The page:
4 foolproof ways to optimize your stand’s performance
Entering a living room is easy. To spoil this opportunity is also easy. If you come to your first show (or your second, or third or fourth…) with an overly relaxed mindset, an uncompetitive approach and high expectations, you’re in for a bad time.
While it is up to trade show organizers to attract attendees, it’s up to you to convince them, and just being there won’t be enough. Your stand must make an impression. Whether you’re dealing with a hybrid audience or settling into an industry-only trade show, you need to stand out, and that’s easier said than done in today’s marketing world. To make sure your salon trip is not just a waste of time and money, there are a few simple but important guidelines that will get you on the right track.
Your trade show team
If there’s one occasion that calls your A-Team, this is it. Your salon team should be the epitome of your brand’s attitude, philosophy and expertise. A polite, clean and confident assembly by your featured staff will instantly make your booth more welcoming and attractive. Don’t be afraid to compartmentalize too; for every rep or two who excel in marketing and sales but lack back-end skills, add a “mechanic” to help them answer the more difficult questions, especially if you work in a complex industry where there is often a gap between technical operation and presentation. Let your staff focus on their strengths instead of being distracted by their weaknesses. And, for good measure, display a little diversity if you can. No matter what type of business you do, people love to see men and women from different backgrounds doing something together.
Again, appearances matter. It should go without saying, but I say it anyway: your stand must look good. It is Well, not necessarily Dear. While there is nothing wrong with having a solid budget, you are here to make money, not to spend it. You don’t need the latest flat screen monitors, the best sound system, cutting edge graphic design, or a live band. You just need to look organized and clean, use colors correctly, and pay attention to accessibility. For example, if you go for a display with lots of text, readability is key. Your literature should be visible and eye-catching to passers-by, not just those who already devote their attention to it. Your colors should be friendly and ideally brand specific, but not too vivid so as not to be distracting. Minimalism is always a safe bet, as busy visuals can come between your staff and your audience. Attendees will forgive a simple and functional booth, but the clutter and visual noise will leave a bad taste and make you look sloppy.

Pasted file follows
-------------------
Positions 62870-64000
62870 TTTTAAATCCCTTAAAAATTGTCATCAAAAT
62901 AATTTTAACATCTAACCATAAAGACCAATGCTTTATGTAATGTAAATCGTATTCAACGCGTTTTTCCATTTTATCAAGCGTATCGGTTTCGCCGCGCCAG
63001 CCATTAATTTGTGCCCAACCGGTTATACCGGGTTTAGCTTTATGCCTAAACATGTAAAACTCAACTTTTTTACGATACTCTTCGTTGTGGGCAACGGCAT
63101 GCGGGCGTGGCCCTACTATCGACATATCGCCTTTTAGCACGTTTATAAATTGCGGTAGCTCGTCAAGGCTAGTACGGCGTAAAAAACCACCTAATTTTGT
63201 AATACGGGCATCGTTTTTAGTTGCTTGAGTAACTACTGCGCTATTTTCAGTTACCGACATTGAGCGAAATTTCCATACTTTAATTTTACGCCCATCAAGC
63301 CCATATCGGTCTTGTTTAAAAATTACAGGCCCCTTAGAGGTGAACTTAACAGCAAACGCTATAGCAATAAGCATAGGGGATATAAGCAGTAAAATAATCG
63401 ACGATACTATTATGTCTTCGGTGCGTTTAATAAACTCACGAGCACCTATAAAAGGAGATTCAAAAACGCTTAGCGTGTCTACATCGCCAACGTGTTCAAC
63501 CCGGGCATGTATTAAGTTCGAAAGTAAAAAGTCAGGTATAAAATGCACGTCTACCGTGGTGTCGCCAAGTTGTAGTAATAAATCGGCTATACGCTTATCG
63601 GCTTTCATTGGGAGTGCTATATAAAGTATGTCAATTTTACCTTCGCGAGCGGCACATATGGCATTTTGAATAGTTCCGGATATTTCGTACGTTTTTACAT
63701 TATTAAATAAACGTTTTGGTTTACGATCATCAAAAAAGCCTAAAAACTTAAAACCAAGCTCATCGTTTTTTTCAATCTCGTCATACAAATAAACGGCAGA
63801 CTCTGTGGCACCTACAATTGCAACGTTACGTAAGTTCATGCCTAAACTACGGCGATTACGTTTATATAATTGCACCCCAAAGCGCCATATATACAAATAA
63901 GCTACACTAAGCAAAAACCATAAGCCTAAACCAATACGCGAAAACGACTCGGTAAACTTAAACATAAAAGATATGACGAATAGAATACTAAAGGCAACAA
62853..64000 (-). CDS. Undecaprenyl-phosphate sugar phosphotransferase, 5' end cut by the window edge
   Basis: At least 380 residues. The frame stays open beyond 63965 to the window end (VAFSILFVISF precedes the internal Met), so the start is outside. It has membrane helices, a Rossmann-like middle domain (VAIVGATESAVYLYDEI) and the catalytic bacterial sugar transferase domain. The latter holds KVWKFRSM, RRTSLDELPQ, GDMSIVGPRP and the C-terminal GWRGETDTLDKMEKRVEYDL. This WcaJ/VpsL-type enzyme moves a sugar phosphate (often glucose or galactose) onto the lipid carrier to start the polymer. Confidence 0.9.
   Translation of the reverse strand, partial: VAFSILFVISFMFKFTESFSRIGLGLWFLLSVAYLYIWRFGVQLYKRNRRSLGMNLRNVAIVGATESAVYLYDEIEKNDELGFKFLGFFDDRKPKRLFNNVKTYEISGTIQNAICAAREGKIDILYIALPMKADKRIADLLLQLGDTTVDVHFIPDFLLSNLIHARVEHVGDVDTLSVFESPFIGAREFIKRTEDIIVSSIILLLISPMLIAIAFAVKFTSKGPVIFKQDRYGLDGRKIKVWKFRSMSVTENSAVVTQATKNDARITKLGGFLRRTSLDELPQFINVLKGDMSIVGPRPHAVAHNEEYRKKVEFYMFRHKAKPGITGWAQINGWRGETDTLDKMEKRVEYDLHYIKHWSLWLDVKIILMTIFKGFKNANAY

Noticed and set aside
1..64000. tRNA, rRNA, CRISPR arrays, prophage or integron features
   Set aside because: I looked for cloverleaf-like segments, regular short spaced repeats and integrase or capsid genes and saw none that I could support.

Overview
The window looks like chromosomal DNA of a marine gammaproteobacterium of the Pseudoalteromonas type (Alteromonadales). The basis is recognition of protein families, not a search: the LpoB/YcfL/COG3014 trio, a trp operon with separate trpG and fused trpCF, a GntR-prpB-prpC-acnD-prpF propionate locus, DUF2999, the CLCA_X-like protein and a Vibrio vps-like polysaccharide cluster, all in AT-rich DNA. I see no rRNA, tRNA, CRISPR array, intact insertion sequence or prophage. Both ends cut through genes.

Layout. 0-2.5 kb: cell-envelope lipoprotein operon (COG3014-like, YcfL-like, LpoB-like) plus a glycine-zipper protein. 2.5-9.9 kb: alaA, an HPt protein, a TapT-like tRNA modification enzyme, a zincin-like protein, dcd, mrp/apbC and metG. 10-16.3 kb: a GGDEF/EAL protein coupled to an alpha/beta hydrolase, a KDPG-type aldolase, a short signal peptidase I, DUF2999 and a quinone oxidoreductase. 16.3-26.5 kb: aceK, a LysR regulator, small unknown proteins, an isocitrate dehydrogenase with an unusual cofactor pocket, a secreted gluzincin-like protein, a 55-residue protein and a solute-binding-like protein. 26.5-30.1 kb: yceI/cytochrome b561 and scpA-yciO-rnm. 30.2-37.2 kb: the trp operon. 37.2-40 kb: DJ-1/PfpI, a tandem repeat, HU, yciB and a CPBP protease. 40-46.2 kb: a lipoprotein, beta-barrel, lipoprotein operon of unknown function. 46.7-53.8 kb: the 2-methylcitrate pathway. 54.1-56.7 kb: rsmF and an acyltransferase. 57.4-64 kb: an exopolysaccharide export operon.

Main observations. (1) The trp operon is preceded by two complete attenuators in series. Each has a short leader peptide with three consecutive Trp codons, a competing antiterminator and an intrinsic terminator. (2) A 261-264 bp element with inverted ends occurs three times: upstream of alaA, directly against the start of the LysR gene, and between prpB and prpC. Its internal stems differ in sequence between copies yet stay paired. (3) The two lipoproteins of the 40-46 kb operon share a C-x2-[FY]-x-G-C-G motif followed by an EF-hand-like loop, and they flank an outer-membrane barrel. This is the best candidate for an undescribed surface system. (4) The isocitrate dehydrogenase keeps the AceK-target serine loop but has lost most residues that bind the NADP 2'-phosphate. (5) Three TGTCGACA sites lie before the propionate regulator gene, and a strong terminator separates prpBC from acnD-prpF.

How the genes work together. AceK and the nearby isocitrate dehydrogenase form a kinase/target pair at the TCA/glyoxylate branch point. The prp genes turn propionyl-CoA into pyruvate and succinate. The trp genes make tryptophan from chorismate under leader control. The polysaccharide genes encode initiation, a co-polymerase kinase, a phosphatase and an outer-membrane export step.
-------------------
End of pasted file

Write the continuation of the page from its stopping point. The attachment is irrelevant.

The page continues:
The experience vs the product
Think back to your last trade show, when you spent some time away from your booth observing the competition or just looking for something interesting. What is most memorable: the promising goods and services you may have seen on display, or the engaging, enjoyable human experiences you may have had? You know your product is good. If not, well, come back now and go back to the drawing board. You attend a trade show because you have something to sell – something unique, innovative, competitive or whatever different – and if you didn’t believe it, you wouldn’t have come. Focus less on your product and more on the experience your booth can offer.
Design presentations that invite interaction and generate gossip. Take advantage of this charismatic A-Team you have assembled and engage your audience in four-dimensional games and experiences that demonstrate not only your product, but also the message and emotion behind it. Whatever type of demo you choose, make sure it reinforces your brand not just at the beginning and end, but throughout its middle. It doesn’t matter whether you are selling lossless data compression or pepper mills; your Brand experience has more impact than your product, and if they remember your name, that’s a small victory.
Keep your audience moving
Your team is on the move, your presentation hits like a spear and ideally your booth itself is neat and functional. You have the ingredients for success. Now you have to remember why you are here in the first place: to plant seeds and generate leads. It will be up to your staff to execute it, but their performance is ultimately based on your lead, so have a system in place to manage foot traffic and maximize your potential audience. Participants should go in and out but should not feel rushed; ideally, the end of your presentation should be clear and attendees should be naturally directed to representatives who are ready to answer any questions, clear up any misunderstandings, and most importantly, record their information. This is your end goal, and by making sure your booth is running smoothly and using your time efficiently, you will ensure that you leave the room with a long list of contacts when it is time to take it down.
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